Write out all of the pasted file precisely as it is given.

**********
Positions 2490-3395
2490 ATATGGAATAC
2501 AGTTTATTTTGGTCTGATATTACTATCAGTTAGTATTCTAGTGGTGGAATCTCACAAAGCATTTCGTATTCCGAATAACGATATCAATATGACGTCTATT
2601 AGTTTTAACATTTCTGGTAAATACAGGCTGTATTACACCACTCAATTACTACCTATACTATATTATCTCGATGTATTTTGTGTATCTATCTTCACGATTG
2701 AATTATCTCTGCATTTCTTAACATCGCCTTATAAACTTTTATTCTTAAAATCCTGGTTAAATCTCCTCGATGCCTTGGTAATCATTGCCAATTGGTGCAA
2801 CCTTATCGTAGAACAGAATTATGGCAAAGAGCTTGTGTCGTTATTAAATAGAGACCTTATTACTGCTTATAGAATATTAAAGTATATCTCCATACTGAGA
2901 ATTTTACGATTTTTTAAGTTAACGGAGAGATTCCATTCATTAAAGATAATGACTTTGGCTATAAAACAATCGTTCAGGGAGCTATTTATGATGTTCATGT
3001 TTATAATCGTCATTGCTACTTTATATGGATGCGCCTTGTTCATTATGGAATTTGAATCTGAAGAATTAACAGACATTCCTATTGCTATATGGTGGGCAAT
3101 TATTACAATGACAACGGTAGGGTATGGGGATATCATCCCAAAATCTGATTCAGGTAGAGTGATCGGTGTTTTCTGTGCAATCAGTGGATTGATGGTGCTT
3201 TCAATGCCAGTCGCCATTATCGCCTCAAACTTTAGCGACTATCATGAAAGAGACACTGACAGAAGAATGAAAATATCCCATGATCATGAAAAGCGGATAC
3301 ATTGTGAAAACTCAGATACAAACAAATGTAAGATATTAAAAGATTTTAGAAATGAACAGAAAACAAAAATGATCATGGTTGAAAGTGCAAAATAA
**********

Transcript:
Positions 2490-3395
2490 ATATGGAATAC
2501 AGTTTATTTTGGTCTGATATTACTATCAGTTAGTATTCTAGTGGTGGAATCTCACAAAGCATTTCGTATTCCGAATAACGATATCAATATGACGTCTATT
2601 AGTTTTAACATTTCTGGTAAATACAGGCTGTATTACACCACTCAATTACTACCTATACTATATTATCTCGATGTATTTTGTGTATCTATCTTCACGATTG
2701 AATTATCTCTGCATTTCTTAACATCGCCTTATAAACTTTTATTCTTAAAATCCTGGTTAAATCTCCTCGATGCCTTGGTAATCATTGCCAATTGGTGCAA
2801 CCTTATCGTAGAACAGAATTATGGCAAAGAGCTTGTGTCGTTATTAAATAGAGACCTTATTACTGCTTATAGAATATTAAAGTATATCTCCATACTGAGA
2901 ATTTTACGATTTTTTAAGTTAACGGAGAGATTCCATTCATTAAAGATAATGACTTTGGCTATAAAACAATCGTTCAGGGAGCTATTTATGATGTTCATGT
3001 TTATAATCGTCATTGCTACTTTATATGGATGCGCCTTGTTCATTATGGAATTTGAATCTGAAGAATTAACAGACATTCCTATTGCTATATGGTGGGCAAT
3101 TATTACAATGACAACGGTAGGGTATGGGGATATCATCCCAAAATCTGATTCAGGTAGAGTGATCGGTGTTTTCTGTGCAATCAGTGGATTGATGGTGCTT
3201 TCAATGCCAGTCGCCATTATCGCCTCAAACTTTAGCGACTATCATGAAAGAGACACTGACAGAAGAATGAAAATATCCCATGATCATGAAAAGCGGATAC
3301 ATTGTGAAAACTCAGATACAAACAAATGTAAGATATTAAAAGATTTTAGAAATGAACAGAAAACAAAAATGATCATGGTTGAAAGTGCAAAATAA